Since the Newtown massacre, some commentators have pointed to the inclusion of schools in the Court’s list of places that can be made firearms-free. But no one really doubted that government has the power to keep guns out of schools. Perhaps more important than what is on the Court’s list is the question of how Justice Scalia compiled that list—and thus, the further question of what else might be added to it.
The Uncertain Methodology of the Second Amendment Cases
In answering the core question before it in the Heller case, the Supreme Court used a version of originalism. To figure out what the Second Amendment protects today, the Court asked what its words would have been generally understood to protect in 1791, when it was enacted. After concluding that the Second Amendment was originally understood to codify a right to individual armed self-defense, the majority went on to marshal evidence for the proposition that this understanding remained largely unchanged throughout the Nineteenth Century and was consistent with the Court’s sparse Second Amendment precedents.
Notably, the Heller Court made little effort to explain the basis for its conclusion that the particular limitations and exceptions it was validating could also be justified by this methodology. In introducing the somewhat ad hoc list that I quoted above, Justice Scalia simply noted that historically, the right to possess firearms had been subject to regulation, including prohibition of concealed weapons.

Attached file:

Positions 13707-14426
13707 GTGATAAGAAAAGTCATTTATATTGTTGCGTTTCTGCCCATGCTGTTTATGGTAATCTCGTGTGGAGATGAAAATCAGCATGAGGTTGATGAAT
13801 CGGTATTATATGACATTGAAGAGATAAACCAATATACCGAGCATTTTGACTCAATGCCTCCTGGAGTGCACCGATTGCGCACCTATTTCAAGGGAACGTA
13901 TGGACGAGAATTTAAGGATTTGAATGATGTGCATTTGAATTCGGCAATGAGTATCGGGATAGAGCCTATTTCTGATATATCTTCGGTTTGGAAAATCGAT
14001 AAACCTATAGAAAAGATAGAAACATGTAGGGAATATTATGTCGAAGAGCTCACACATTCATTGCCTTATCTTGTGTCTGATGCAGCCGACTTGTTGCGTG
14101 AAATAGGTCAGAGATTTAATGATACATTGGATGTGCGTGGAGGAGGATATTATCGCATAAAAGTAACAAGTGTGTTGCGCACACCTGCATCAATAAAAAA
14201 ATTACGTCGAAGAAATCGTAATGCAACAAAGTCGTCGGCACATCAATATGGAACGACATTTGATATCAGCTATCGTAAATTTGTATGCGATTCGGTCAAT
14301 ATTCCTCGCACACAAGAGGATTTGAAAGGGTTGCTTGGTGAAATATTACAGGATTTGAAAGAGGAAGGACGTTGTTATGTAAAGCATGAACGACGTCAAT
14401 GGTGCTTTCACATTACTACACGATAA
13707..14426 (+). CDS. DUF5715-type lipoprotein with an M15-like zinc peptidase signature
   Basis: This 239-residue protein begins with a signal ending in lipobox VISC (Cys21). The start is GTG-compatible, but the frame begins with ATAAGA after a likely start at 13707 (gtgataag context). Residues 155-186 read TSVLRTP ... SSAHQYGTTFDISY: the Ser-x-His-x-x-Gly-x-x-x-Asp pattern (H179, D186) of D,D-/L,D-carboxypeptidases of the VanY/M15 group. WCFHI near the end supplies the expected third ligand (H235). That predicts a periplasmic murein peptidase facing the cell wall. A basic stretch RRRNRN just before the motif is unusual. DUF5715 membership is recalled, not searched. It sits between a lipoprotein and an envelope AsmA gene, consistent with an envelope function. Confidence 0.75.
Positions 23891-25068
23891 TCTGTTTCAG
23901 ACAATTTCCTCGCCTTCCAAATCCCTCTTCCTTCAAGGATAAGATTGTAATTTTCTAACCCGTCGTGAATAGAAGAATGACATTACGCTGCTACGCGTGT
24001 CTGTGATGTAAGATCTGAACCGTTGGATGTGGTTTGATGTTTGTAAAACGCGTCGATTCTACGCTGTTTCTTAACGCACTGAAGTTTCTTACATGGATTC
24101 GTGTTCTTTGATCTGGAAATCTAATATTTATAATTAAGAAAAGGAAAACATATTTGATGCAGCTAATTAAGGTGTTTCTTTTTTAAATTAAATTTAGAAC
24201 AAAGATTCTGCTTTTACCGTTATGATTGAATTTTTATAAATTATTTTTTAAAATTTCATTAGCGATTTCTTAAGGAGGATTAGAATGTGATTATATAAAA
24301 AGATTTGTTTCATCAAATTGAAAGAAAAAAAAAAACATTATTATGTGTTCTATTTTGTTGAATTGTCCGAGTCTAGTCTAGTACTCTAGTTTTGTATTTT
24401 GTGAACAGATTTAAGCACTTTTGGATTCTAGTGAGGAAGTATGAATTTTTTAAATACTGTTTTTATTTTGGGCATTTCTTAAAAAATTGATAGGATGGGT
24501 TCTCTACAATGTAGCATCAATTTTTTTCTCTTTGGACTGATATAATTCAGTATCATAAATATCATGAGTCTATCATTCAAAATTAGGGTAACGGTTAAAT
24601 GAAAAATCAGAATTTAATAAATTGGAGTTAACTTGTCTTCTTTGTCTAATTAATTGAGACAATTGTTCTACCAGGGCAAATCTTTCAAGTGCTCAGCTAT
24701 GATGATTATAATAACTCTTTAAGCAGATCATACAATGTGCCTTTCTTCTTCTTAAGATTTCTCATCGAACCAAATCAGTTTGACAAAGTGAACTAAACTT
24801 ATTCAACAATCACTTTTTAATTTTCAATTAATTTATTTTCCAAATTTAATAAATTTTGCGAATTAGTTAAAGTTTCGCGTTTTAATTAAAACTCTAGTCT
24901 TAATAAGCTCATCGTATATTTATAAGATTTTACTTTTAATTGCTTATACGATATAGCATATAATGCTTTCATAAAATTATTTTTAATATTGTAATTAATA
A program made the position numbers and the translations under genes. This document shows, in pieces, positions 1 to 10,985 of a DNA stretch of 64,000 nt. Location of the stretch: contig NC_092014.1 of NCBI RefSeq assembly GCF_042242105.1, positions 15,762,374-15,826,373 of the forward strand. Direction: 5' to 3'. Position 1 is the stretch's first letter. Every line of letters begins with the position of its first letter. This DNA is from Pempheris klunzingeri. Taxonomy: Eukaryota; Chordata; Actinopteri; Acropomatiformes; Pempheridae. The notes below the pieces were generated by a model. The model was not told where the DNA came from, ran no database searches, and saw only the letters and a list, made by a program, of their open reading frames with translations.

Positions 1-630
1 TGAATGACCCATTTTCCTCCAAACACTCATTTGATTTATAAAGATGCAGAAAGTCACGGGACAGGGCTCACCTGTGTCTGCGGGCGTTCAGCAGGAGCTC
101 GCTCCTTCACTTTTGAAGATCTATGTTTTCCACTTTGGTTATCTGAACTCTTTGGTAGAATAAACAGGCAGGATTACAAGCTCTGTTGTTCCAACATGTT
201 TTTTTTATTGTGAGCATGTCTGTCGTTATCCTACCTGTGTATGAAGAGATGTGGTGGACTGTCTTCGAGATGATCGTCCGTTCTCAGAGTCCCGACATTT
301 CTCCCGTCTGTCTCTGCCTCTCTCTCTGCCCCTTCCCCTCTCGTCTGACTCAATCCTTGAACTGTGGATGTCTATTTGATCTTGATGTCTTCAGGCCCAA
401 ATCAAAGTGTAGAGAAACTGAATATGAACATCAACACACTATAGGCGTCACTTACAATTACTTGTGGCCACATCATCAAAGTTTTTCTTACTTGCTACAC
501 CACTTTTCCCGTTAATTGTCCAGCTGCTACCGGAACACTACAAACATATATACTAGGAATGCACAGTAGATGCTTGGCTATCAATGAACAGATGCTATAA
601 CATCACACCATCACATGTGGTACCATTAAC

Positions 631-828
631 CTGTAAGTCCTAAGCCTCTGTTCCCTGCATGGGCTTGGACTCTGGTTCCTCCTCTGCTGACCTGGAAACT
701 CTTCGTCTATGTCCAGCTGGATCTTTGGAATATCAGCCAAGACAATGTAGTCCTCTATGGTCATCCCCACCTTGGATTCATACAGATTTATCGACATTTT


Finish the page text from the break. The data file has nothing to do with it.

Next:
What about other regulations? The Court said virtually nothing—in Heller or in the subsequent McDonald case—about what regulations, short of outright bans, would survive or about how such regulations should be evaluated. The Court left such questions for another day.
That day has now arrived—at least in the lower federal courts. New York permits private citizens to carry concealed firearms in public, but only if they can demonstrate a special need for doing so. And New York completely forbids private citizens from openly carrying firearms. Do those restrictions violate the Second Amendment? If not, what about the Illinois law that completely bars public carriage of loaded guns by all persons except for those in a small number of statutorily designated occupations?